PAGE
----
European Union finance ministers to discuss plans this week
The finance ministers of France, Germany, Italy and Spain are planning for the European Union (EU) to impose a turnover tax on internet giants like Amazon and Google, stressing that such a move will enable them to clamp down on what they regard as tax avoidance by the predominantly US ‘digital multinationals’.
The charge is being led by what will be, post-Brexit, the four largest countries in the European Union, but is also likely to be resisted by smaller, lower tax countries, such as Ireland and Bulgaria.
The plan was disclosed in a letter leaked to the Reuters newswire, which had been signed by French Finance Minister Bruno Le Maire, German Federal Minister of Finance Wolfgang Schaeuble, Italy’s Minister of Economy and Finances Pier-Carlo Padoan, and Spanish Minister of Economy and Competitiveness, Luis de Guindos.
“We should no longer accept that these companies do business in Europe while paying minimal amounts of tax to our treasuries,” the ministers argue in a letter addressed to the EU’s Estonian presidency, and copied to the European Commission.
The ministers plan to extract more tax from the multinationals by creating what they call an ‘equalisation tax’ based on turnover, rather than profit. “The amounts raised would aim to reflect some of what these companies should be paying in terms of corporate tax,” claim the ministers in the letter.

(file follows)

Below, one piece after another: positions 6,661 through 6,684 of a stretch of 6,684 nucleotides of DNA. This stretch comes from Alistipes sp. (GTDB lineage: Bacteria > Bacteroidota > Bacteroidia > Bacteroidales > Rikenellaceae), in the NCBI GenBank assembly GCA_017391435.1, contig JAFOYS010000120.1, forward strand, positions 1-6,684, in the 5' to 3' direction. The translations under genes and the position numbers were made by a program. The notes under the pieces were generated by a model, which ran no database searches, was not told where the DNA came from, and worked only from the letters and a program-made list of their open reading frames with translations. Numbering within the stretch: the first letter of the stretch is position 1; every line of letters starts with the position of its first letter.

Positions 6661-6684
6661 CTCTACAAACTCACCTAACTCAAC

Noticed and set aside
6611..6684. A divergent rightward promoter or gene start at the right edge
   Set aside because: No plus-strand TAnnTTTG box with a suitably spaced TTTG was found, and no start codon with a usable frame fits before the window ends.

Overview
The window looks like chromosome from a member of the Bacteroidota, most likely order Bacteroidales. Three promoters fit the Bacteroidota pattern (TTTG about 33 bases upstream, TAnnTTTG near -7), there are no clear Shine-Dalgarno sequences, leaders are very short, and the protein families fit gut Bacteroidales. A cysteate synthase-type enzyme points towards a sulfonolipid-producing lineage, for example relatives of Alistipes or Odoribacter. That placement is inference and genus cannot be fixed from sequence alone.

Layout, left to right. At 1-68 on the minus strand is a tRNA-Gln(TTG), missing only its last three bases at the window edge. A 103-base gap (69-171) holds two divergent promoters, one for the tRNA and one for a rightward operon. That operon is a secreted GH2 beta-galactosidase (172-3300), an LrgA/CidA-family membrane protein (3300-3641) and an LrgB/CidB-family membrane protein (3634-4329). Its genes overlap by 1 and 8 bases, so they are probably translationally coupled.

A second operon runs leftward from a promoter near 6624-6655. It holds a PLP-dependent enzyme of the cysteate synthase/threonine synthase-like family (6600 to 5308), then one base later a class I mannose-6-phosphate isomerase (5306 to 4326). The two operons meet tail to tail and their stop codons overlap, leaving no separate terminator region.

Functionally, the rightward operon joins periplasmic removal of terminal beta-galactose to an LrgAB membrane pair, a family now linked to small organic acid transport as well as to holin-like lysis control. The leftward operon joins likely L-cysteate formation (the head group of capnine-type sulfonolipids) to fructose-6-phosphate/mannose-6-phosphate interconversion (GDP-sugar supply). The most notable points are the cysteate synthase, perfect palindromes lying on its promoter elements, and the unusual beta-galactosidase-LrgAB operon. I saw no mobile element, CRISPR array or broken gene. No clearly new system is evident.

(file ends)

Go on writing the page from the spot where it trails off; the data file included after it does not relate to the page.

It comes at the same time as the EU looks to tax companies where they supposedly “create value”, rather than where they choose to be resident in the EU. That has encouraged companies like Apple, Dell and Google to choose to be resident in low-tax Ireland, and to pay corporate taxes there, rather than high tax France or Germany.
EU pressure to force Ireland to increase its corporate tax rates have been fiercely resisted as Ireland’s tax policy has also helped create a plethora of well-paid jobs in the technology sector.
EU plan for turnover tax on Amazon, Google and other web giants will be discussed by finance ministers this week.
Tony Nwakaegho with Agency Report